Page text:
So, How Much Cardio Is Too Much, Really?!
To determine how much cardio is too much for you, here are the best ways to gauge your exercise intensity and assess your body’s response.
Monitor your heart rate
Tracking your heart rate during cardio workouts can provide valuable information about exercise intensity. Use a heart rate monitor or check your pulse manually to ensure you’re within a target heart rate zone. Exceeding your maximum heart rate (220 minus your age) for prolonged periods may indicate that you’re pushing yourself too hard.
Pay attention to perceived exertion
Rate your perceived exertion on a scale of 1 to 10, with 1 being very light and 10 being maximal effort. If you consistently find yourself rating your exertion level at 8 or above during cardio sessions, it may be an indicator that you’re pushing yourself too much.
Consider your recovery
Notice how well you recover between cardio sessions. If you find that you’re constantly fatigued, experiencing prolonged muscle soreness, or struggling to perform at your usual level, it may be a sign that you need to scale back your cardio or allow for more rest and recovery.
Watch for signs of overtraining
Look out for symptoms of overtraining, such as persistent fatigue, decreased performance, increased injuries, disrupted sleep patterns, mood changes, and decreased motivation – all of them we have already explained in this article. If you experience these symptoms, it’s essential to reduce your cardio volume and intensity and prioritize rest and recovery.
Assess your overall health and goals
Consider your current health status, fitness level, and specific goals. If you’re recovering from an injury or have underlying health conditions, you may need to modify your cardio routine accordingly. Additionally, if your goals involve muscle gain or strength improvement, you should ensure that your cardio doesn’t interfere with your strength training program.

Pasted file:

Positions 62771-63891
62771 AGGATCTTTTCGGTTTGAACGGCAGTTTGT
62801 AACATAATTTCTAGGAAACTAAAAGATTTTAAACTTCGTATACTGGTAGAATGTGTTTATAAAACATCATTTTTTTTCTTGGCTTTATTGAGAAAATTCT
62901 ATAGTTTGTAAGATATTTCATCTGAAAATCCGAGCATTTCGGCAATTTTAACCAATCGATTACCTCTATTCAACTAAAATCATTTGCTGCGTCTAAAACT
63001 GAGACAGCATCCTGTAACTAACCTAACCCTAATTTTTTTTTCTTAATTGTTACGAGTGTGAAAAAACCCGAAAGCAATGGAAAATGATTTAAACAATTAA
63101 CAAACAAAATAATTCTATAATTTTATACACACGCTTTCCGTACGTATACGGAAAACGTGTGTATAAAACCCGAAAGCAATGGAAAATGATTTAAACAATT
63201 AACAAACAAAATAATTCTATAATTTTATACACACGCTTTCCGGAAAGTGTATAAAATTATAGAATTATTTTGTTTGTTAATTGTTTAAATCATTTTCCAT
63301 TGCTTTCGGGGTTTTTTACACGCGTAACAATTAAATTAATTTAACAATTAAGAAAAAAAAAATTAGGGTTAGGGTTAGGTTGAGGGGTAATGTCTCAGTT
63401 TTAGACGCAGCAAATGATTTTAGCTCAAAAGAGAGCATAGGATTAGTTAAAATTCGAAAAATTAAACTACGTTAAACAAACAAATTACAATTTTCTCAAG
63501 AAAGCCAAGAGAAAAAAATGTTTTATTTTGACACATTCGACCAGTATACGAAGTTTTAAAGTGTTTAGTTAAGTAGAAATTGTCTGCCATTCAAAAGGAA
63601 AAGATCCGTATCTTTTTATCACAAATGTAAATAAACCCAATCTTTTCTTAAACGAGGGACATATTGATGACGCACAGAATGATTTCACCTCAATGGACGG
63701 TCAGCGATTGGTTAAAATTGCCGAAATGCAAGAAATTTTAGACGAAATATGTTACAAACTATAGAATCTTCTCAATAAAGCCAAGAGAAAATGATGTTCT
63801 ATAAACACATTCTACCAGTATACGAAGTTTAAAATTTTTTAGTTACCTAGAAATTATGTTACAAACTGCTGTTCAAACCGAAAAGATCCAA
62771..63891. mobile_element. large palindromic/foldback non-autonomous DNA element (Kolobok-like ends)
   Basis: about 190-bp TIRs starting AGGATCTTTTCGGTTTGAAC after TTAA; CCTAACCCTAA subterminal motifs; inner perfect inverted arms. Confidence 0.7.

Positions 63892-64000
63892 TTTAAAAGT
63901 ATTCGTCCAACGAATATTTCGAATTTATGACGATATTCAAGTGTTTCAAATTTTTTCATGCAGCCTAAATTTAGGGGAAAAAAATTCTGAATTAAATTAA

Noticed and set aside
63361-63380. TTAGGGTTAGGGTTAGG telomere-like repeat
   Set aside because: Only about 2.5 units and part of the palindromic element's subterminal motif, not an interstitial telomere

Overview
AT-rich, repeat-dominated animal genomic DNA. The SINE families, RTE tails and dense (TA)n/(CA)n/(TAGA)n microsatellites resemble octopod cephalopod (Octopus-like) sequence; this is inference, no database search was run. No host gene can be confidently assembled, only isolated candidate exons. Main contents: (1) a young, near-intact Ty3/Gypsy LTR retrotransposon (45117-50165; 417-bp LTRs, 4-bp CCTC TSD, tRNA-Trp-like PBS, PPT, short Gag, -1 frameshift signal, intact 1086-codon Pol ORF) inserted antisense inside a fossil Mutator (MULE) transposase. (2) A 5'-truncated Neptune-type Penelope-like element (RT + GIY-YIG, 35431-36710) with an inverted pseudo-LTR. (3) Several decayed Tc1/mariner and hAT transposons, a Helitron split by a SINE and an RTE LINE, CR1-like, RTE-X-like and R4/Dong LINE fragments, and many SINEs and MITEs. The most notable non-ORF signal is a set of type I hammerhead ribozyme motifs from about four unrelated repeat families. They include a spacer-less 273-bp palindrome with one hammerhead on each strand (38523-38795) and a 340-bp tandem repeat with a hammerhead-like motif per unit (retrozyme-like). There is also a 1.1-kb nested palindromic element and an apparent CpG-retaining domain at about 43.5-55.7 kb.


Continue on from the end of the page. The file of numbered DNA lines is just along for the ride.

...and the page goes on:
Seek professional guidance
Consulting with a healthcare or fitness professional, such as a doctor, exercise physiologist, or certified personal trainer, can provide valuable insights into how much cardio is appropriate for you. They can assess your individual circumstances and provide personalized recommendations based on your goals, health status, and fitness level.
So, How Much Cardio is Optimum?
It is generally recommended to aim for at least 150 minutes of moderate-intensity cardio exercise or 75 minutes of vigorous-intensity cardio exercise per week for optimal health and fitness. However, it is for young adults. For older persons, it may vary depending on factors like fitness level, training history and overall health. In that case, seeking professionals is the best option as we already said.
Remember, finding the right balance is key. Gradually increase your cardio volume and intensity over time, listen to your body, and be open to adjusting your routine as needed to ensure that you’re getting the benefits of cardio exercise without overdoing it. Hopefully, we have cleared all your confusions regarding how much cardio is too much?! If it is really so then don’t hesitate to express your valuable thoughts in the comment section below. Thanks for visiting and appreciating our work.